After this there was a feast of the Jews, and Jesus went up to Jerusalem. Now there is in Jerusalem by the Sheep Gate a pool, in Aramaic called Bethesda, which has five roofed colonnades. In these lay a multitude of invalids—blind, lame, and paralyzed. One man was there who had been an invalid for thirty-eight years. When Jesus saw him lying there and knew that he had already been there a long time, he said to him, “Do you want to be healed?” The sick man answered him, “Sir, I have no one to put me into the pool when the water is stirred up, and while I am going another steps down before me.” Jesus said to him, “Get up, take up your bed, and walk.” And at once the man was healed, and he took up his bed and walked. – John 5:1-9
In the middle of one of the busiest holy days of the Jewish year, when leaders were purifying themselves, offering sacrifices, giving thanks, feasting and going to the Temple, Jesus seeks out a quiet, neglected corner in Jerusalem to extend mercy. This Pool of Bethesda is where no self-respecting Jew would ever visit, because this space was reserved for the poor, the sick, the diseased: in this culture, they were those abandoned by God because of their “sin.”
The fact that Jesus loves the “least of these” is reinforced in this story. The picture above is of the Pool of Bethesda, and I put it there to give you an idea of how crowded, loud, dirty and uncomfortable such a place would be when it was filled with “a multitude of invalids—blind, lame, and paralyzed.” Jesus goes to the lowest places, the dirtiest places to make Himself known. As Philip Yancy says, “Grace, like water, descends to the lowest point.” How true that is, and that lowest point includes you and me and our own wicked hearts. In this story, we are the crippled man.
In this crowded area Jesus sees a man who had been crippled for 38 years. Can you even begin to imagine the implications of being crippled in this society for that many years? Thirty-eight years of being carried around, crawling with your arms down the street, being shunned and cast out by those around you, begging for money because you cannot work, with people recognizing you as “that” beggar everywhere you go…. Being born crippled in this society was interpreted as the consequence of you or your parents sinning, and therefore it was a scarlet letter to everyone in this society. He was not to be touched or talked to by anyone other than lepers or other invalids.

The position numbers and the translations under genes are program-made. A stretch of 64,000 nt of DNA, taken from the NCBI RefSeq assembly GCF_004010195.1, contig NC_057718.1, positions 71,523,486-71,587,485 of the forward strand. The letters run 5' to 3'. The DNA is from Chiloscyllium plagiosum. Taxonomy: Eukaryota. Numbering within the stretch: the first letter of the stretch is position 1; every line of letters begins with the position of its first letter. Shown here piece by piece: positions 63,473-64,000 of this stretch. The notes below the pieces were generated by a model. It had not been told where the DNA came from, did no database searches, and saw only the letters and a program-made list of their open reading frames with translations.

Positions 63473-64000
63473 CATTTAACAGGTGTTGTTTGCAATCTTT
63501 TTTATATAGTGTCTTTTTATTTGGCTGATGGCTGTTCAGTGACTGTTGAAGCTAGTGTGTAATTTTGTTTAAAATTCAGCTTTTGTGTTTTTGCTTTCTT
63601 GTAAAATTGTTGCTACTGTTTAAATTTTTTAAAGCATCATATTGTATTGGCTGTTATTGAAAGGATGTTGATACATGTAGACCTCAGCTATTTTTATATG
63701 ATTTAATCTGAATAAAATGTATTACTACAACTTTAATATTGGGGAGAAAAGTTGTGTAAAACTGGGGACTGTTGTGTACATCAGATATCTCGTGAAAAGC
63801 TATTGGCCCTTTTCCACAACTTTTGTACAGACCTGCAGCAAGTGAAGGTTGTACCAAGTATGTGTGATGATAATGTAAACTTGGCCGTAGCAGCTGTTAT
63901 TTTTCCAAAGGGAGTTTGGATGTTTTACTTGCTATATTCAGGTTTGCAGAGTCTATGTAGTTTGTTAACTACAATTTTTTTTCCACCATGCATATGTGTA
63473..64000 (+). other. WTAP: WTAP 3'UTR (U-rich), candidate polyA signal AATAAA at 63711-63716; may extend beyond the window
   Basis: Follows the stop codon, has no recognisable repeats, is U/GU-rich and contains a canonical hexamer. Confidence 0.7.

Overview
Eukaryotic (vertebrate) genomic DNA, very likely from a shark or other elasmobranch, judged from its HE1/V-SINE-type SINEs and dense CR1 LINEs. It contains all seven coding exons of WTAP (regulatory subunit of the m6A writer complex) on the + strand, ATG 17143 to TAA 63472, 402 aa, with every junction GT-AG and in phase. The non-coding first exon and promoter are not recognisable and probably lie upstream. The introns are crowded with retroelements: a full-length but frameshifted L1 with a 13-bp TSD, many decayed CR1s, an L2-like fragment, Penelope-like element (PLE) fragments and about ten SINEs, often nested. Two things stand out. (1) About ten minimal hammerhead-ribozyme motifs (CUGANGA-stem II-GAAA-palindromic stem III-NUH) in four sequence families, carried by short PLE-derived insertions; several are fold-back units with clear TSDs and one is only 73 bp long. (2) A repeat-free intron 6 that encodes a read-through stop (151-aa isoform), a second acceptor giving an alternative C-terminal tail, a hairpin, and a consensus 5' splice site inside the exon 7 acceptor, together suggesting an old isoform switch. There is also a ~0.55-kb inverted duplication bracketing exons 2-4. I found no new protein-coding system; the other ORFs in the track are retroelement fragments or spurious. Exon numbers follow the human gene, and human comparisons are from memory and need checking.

What is amazing about this story is that there are dozens and dozens of needy, broken, poor and sick people by this pool, and Jesus finds only one to heal. Why does He do that? Why doesn’t He (like He does elsewhere) set up camp and just start healing and blessing everyone in the room? There are several opinions here: 1) Jesus was going to the Feast and did not have the time to delay. 2) Jesus picked the man who had been there the longest amount of time and healed him. 3) Jesus wanted to pick the most recognizable person to demonstrate God’s power.
Personally, I like to let Scripture and context interpret Scripture. When asked about why He had healed this man in John 5:19, Jesus says, “Truly, truly, I say to you, the Son can do nothing of his own accord, but only what he sees the Father doing. For whatever the Father does, that the Son does likewise.” In other words, Jesus is healing in the same way He sees God healing, and He is listening to and obeying His Father. Salvation and healing are specific and personal. Jesus is showing us what a relationship with God looks like – God speaks, Jesus obeys. God led Jesus to this one man, and Jesus followed. More on this later.